Ochoa feels major issues facing Ceres include the need for continued economic development, continued gang suppression and community outreach to needy citizens.

As having supported the Walmart Supercenter project (Mitchell Ranch Shopping Center), Ochoa wants to attract more business to Ceres to expand the tax base.

Ochoa also pledged to continue to support the half-cent sales tax "so we can maintain a strong police department that is able to fight gang activity and able to fund our school resource officers at both high schools."

As a councilman, Ochoa said he will continue to strive to maintain a balanced city budget and reserves that are a minimum of 25 percent of the general fund.

He also vows to continue to fight Sacramento to re-establish redevelopment agencies and "get our money back that was inappropriately taken by Governor Jerry Brown."

Ochoa supports the maintenance of a strong relationship and participation in a Joint Powers Association with the cities of Modesto and Turlock on the path towards development of a proposed Regional Surface Water Project to forego the high expense of expensive wellhead treatment resulting from ever tightening state regulations.

While serving on the council, Ochoa supported the building of the Ceres Community Center, the development of five new city parks, the renovation of Costa ball fields in Smyrna Park and the completion of the Whitmore interchange and overpass.

Ochoa lived in Ceres from 1972 to 1982 and then moved back in 1998 and has lived here since. He earned a bachelor of science degree in Business Administration and Economics from St. Mary's College. He holds a PHR Certificate in Human Resources.

Mr. Ochoa has served as a Human Resources manager for several large corporations including Campbell Soup, Chef America, Diamond Walnut Growers, Yellow Roadway Corporation and ConAgra Foods. He is currently self-employed as co-owner operator of Garcia's Market in Empire.

A councilman since being appointed in December 2005, Ochoa represents the city of Ceres on Stanislaus Council of Governments (StanCOG ), the Tuolumne River Regional Park Commission (TRRP) and the Whitmore Home Preservation Committee.

"My six years of experience on the council - combined with my professional skills as a business owner - make me a fully prepared candidate for my current seat."

Ochoa belongs to the Hispanic Leadership Council and has belonged to the Ceres Chamber of Commerce in past years. He also serves as a member of the Success Capital organization, which lends SBA money to small businesses.

Ochoa and wife Martha have two children, Christian Ochoa, 18, and Kimberly Ochoa, 16.

Besides his council accomplishments, Ochoa said he is most proud of becoming "an inspiration to my children by being active in my community and them, in turn, doing the same by taking leadership roles in their schools and also in their involvement in community events."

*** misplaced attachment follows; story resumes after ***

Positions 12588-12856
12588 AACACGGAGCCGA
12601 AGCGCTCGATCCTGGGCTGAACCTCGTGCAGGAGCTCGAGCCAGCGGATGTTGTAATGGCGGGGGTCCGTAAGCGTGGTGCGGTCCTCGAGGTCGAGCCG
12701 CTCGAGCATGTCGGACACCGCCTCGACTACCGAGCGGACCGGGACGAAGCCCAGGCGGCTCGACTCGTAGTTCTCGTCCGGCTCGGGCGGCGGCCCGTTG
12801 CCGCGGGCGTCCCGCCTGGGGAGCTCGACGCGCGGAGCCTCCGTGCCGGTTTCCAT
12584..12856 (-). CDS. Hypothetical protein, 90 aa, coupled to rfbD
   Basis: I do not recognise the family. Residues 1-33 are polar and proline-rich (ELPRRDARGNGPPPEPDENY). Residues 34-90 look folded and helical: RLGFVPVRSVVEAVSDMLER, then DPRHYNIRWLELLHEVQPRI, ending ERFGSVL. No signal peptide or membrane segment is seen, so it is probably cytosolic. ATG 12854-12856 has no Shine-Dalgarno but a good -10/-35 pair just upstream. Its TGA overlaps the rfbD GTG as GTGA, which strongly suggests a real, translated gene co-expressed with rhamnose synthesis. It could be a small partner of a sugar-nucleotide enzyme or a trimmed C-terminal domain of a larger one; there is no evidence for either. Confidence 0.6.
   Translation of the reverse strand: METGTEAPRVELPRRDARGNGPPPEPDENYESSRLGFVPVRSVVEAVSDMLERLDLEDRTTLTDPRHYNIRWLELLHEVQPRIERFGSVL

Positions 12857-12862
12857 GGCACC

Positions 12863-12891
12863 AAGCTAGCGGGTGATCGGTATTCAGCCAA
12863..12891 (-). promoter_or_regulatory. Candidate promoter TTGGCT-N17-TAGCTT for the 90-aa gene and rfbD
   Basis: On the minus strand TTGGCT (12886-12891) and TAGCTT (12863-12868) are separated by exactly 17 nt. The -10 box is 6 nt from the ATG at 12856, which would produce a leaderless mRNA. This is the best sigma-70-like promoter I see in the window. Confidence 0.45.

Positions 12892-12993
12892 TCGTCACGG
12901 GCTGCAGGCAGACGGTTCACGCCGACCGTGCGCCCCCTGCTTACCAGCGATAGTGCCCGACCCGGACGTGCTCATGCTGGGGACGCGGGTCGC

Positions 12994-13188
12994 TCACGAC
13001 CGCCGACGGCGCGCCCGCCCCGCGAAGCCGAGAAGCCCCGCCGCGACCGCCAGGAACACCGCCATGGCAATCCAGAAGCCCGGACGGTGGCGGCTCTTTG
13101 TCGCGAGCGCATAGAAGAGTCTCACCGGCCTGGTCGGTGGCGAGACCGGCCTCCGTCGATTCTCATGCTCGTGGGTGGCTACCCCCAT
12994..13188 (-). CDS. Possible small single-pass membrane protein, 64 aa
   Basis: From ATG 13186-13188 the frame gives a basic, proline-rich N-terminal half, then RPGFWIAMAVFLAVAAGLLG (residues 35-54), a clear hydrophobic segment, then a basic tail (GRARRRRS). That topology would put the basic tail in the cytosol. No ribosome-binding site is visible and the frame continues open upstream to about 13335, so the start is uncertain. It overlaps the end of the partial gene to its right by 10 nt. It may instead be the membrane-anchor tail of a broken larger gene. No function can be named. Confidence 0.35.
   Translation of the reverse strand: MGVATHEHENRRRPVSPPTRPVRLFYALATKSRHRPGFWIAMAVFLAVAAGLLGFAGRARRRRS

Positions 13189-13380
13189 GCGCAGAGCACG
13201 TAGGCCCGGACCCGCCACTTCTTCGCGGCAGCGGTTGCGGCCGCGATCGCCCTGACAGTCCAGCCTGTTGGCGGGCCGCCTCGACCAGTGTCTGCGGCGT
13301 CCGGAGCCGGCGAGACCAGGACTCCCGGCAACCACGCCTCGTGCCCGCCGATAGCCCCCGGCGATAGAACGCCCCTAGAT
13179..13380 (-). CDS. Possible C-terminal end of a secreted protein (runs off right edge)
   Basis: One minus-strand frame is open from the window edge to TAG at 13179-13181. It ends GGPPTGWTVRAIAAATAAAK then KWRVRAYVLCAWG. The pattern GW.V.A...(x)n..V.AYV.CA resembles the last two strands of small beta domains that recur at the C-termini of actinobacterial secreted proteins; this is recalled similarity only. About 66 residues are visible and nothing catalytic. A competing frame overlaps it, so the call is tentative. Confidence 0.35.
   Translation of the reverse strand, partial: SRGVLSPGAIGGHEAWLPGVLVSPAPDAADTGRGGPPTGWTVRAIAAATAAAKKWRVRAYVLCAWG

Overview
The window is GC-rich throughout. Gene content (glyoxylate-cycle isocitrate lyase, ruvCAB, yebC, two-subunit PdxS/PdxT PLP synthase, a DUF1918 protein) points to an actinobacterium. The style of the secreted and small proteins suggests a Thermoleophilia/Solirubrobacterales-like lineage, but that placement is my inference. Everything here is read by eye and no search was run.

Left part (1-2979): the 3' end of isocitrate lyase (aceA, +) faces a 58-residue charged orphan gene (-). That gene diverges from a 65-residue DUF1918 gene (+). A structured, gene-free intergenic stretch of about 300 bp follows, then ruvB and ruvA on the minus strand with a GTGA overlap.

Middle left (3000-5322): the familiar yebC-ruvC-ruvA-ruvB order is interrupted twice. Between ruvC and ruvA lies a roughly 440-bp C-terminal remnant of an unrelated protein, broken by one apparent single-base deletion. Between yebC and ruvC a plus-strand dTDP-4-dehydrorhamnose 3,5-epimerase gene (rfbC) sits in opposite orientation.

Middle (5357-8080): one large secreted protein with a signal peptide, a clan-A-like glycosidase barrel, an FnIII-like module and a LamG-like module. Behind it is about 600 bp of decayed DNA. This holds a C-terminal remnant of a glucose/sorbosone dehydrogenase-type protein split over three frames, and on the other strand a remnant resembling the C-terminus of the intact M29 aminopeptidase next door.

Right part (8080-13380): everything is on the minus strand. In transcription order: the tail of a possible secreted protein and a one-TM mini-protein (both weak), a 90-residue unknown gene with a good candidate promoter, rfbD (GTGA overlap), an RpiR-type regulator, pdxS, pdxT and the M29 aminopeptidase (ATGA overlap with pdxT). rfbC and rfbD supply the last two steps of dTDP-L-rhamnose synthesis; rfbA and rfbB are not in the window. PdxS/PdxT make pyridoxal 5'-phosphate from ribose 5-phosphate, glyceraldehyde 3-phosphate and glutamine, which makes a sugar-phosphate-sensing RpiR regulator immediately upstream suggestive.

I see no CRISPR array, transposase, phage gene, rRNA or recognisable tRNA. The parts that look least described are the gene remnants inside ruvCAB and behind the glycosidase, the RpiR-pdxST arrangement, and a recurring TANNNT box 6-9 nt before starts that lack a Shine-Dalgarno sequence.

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Daniel Padilla

Daniel Padilla, a lifelong Ceres resident since his birth 31 years ago, is wanting to give back to his community and believes City Council service is the way to fulfill it.

When asked specifically why he is entering politics for the first time, he replied: "Because Ceres is my home, and it is near and dear to my heart. I want the citizens of Ceres to experience a high quality of life, and I want to raise my boys in a safe and friendly environment. In addition, Ceres needs a competent and highly qualified council to help manage and lead the city."

Padilla is a civil engineer - licensed since 2004 - who is currently the Water Resources Engineer at Central Valley Engineering in Modesto. In the past he was a civil engineer with GDR Engineering in Ceres and an assistant civil engineer for the city of Lathrop.

"I have government work experience both as a public agency employee and as an engineering consultant for local, state, and federal public agencies such as the U.S. Bureau of Reclamation, California Department of Water Resources, Arvin-Edison Water Storage District, and Belridge Water Storage District."

He also has an Emergency Management Certificate from the Federal Emergency Management Agency (FEMA).

"As far as work experience and education, I feel that I am by far the most qualified candidate," said Padilla. "I have 10 years of civil engineering experience designing and managing projects such as water, sewer, storm drain, transportation, and irrigation systems. I also have a formal education in public management, policy analysis, management, leadership, grant-writing, and organizational change. In short, I have a unique skill set that blends experience in technical engineering and knowledge of public administration."

Padilla earned his bachelor's degree in Civil Engineering from CSU Fresno in 2001. He also earned his master's degree in Public Administration from California State University, Bakersfield in 2010.

The candidate believes the unskilled labor force is one of Ceres' major issues. He would like to see Ceres fight for a satellite college center "for our children who otherwise might not attend college."

"Ceres has a population big enough to sustain a satellite community college center or vocational institute for our residents who otherwise would not continue their education," said Padilla. "I will help create and lead a Ceres Community College Foundation to conduct a feasibility evaluation and to gauge the interest level of the community."

To combat what he perceives as a lack of citizen participation in the community and local government, Padilla pledges to conduct periodic, casual meetings in Ceres parks to encourage involvement. He feels the "formal council meetings are a bit intimidating to most citizens."

Among his short-term council goals are helping to set up more sports leagues, after-school programs, and positive/motivational outlets.

He also wants to Ceres grow its business base.

"Ceres needs nice sit-down restaurants such as an Applebee's, Chili's, or Cheesecake Factory. Downtown Ceres has been relatively stagnant for way too long. The west side of Ceres needs a grocery store and other commercial development so area residents don't go to Turlock and Modesto to spend their money."

He also feels that Ceres needs a hospital. Memorial Hospital Ceres closed in 1993 when the industry changed to managed health care.

The candidate and his wife, Araceli Padilla, are raising two sons, Damian, 3, and Daniel Alonzo, six months old.

"I am very proud of being a husband and a father to my kids, and being a positive influence on my family and friends."